(ADDED: Full Seattle Channel video of this afternoon’s meeting)
2:04 PM: Just before its morning meeting wrapped up today, Seattle City Councilmember Tim Burgess described the annexation resolution to be discussed this afternoon as a “placeholder” – to keep the state’s tax-credit support from expiring – not necessarily a declaration that they intend to carry it through. The afternoon meeting has just begun; it is starting with council discussion of other matters and then public comment – you can watch live online here.
2:13 PM: First up in the public-comment period is Amanda Kay Helmick from the Westwood-Roxhill-Arbor Heights Community Council (who also is running for Seattle City Council, though she is speaking in her role as WWRHAH chair rather than as a candidate). She is talking about her work on an updated neighborhood plan for the area and why annexation would make sense so that the planning does not address, for example, one side of Roxbury and not the other. The speaker after her, who said he lives in Burien, opposed annexation, saying Seattle can’t be trusted.
2:31 PM: Lost our connection to the stream but the last speaker was Barbara Dobkin, president of the North Highline Unincorporated Area Council, which has historically supported annexation by Burien – you’ll recall that Seattle stepped aside to allow Burien to have an annexation election in 2012, but a majority of those who voted rejected the proposal, and after some leadership changes, Burien has so far declined to resume pursuing it. (We’ll be adding video of the hearing as soon as Seattle Channel turns it around.)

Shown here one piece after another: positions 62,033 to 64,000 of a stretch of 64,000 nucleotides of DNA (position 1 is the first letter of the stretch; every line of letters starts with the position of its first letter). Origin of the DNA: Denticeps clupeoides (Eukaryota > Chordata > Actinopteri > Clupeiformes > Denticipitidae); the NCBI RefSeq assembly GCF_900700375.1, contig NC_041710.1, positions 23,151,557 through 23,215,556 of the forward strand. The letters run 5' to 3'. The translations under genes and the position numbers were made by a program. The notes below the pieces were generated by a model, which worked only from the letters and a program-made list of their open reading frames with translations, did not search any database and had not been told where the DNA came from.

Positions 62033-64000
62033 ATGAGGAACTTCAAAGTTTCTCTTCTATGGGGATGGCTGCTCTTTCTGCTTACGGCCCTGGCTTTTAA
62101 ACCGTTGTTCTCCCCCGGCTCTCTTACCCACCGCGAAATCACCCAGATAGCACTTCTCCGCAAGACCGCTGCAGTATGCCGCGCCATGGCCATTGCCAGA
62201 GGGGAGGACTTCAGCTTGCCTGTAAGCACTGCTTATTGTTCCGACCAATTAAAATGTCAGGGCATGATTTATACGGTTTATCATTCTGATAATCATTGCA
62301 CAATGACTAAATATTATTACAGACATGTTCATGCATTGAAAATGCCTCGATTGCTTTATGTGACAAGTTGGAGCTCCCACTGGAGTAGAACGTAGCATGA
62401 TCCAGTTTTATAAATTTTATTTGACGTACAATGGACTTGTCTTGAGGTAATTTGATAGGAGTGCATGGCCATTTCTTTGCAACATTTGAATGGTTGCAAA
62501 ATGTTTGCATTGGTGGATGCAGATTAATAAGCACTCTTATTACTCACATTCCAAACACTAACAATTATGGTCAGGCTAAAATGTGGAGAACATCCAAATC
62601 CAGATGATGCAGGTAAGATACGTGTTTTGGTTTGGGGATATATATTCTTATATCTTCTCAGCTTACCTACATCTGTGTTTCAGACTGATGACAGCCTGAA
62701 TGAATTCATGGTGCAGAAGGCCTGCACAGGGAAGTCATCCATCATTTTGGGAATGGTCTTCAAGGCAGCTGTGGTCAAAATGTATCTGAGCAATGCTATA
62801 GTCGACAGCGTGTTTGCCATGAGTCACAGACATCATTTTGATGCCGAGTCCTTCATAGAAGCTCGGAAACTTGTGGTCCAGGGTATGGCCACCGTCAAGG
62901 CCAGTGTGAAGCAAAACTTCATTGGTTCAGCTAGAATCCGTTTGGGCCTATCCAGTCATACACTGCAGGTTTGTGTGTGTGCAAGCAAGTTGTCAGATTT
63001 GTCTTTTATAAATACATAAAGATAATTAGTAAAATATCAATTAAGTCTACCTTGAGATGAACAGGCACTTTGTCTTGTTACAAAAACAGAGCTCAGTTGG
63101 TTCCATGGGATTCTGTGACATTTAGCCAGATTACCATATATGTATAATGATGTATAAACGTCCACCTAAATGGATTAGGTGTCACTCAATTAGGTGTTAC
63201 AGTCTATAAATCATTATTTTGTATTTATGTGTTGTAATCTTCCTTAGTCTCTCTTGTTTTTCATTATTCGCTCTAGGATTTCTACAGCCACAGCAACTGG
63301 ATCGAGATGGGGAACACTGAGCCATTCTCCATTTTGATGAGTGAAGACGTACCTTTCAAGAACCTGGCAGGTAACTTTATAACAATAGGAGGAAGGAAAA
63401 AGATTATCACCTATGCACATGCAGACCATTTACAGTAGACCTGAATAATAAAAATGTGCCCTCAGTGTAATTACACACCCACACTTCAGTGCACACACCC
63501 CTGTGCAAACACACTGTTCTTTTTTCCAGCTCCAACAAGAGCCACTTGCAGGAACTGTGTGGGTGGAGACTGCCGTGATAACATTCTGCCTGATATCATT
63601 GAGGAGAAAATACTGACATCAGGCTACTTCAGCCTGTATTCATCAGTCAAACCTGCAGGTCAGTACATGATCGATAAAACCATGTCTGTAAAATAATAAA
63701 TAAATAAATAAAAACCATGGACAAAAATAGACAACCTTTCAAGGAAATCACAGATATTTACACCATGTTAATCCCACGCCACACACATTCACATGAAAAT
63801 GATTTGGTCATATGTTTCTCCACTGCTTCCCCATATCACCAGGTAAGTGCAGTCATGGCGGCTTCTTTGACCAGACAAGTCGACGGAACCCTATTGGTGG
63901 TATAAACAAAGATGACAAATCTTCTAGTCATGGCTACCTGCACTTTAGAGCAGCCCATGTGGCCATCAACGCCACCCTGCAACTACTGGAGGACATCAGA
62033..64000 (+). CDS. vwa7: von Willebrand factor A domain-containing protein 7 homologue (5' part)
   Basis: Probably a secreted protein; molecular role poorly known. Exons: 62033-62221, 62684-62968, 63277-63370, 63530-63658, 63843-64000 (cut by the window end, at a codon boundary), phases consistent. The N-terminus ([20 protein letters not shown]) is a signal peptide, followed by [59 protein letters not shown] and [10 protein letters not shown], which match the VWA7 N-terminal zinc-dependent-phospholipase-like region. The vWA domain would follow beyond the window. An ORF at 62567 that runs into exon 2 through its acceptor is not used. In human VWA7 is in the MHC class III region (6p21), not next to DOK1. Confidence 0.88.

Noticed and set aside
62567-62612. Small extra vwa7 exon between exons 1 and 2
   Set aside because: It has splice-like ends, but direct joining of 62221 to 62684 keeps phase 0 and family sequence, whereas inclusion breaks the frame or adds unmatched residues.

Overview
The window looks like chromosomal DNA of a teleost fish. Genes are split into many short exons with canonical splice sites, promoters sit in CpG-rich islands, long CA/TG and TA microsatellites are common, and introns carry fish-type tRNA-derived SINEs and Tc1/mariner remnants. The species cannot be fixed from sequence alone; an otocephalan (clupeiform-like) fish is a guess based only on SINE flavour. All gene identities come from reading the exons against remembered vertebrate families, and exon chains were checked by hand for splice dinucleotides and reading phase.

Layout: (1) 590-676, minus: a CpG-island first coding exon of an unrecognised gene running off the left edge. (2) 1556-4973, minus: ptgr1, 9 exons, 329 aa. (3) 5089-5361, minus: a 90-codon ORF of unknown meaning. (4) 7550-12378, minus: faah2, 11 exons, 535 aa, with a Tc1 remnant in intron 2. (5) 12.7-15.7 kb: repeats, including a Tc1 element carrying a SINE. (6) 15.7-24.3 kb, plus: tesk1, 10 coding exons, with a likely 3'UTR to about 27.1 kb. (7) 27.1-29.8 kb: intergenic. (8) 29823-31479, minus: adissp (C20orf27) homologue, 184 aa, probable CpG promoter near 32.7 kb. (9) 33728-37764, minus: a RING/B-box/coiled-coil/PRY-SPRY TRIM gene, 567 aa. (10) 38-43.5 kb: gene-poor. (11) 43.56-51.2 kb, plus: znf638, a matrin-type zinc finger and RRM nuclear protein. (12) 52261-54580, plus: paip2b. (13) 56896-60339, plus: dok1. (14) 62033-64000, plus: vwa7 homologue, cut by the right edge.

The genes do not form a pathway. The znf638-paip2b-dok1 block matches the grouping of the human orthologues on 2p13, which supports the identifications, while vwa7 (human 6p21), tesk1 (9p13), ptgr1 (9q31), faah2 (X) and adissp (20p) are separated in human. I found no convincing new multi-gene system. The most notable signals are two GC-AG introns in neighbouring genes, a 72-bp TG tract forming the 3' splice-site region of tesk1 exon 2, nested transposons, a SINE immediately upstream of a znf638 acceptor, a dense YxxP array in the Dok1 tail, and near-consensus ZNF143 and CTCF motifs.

2:39 PM: The resolution is up now. Councilmember Burgess again describes it as a “placeholder” and talks about many issues that would have to be resolved before Seattle would wholeheartedly approve it – including financial help via a better state tax credit. He also notes that it’s not clear there’s majority support in the potential annexation area for joining Seattle. “There are multiple offramps on this road going forward,” he elaborates. Councilmember Tom Rasmussen, the only West Seattle resident on the council, says he supports “keeping the option open.” Councilmember Kshama Sawant says she thinks it’s reasonable for the city and county to ask the state to cover the extra cost of services if the area was annexed, but she says, ultimately the area consists of “human beings” with needs they deserve to have filled.
2:45 PM: Burgess clarifies that the annexation proposal would not change the school-district boundaries – this area, if Seattle annexed it, would remain part of Highline Public Schools. And shortly after that, the annexation resolution passed 8-0. Its text says that even if pursued avidly, an election wouldn’t be possible until 2016. We’ll keep close watch on the process as – if – it goes.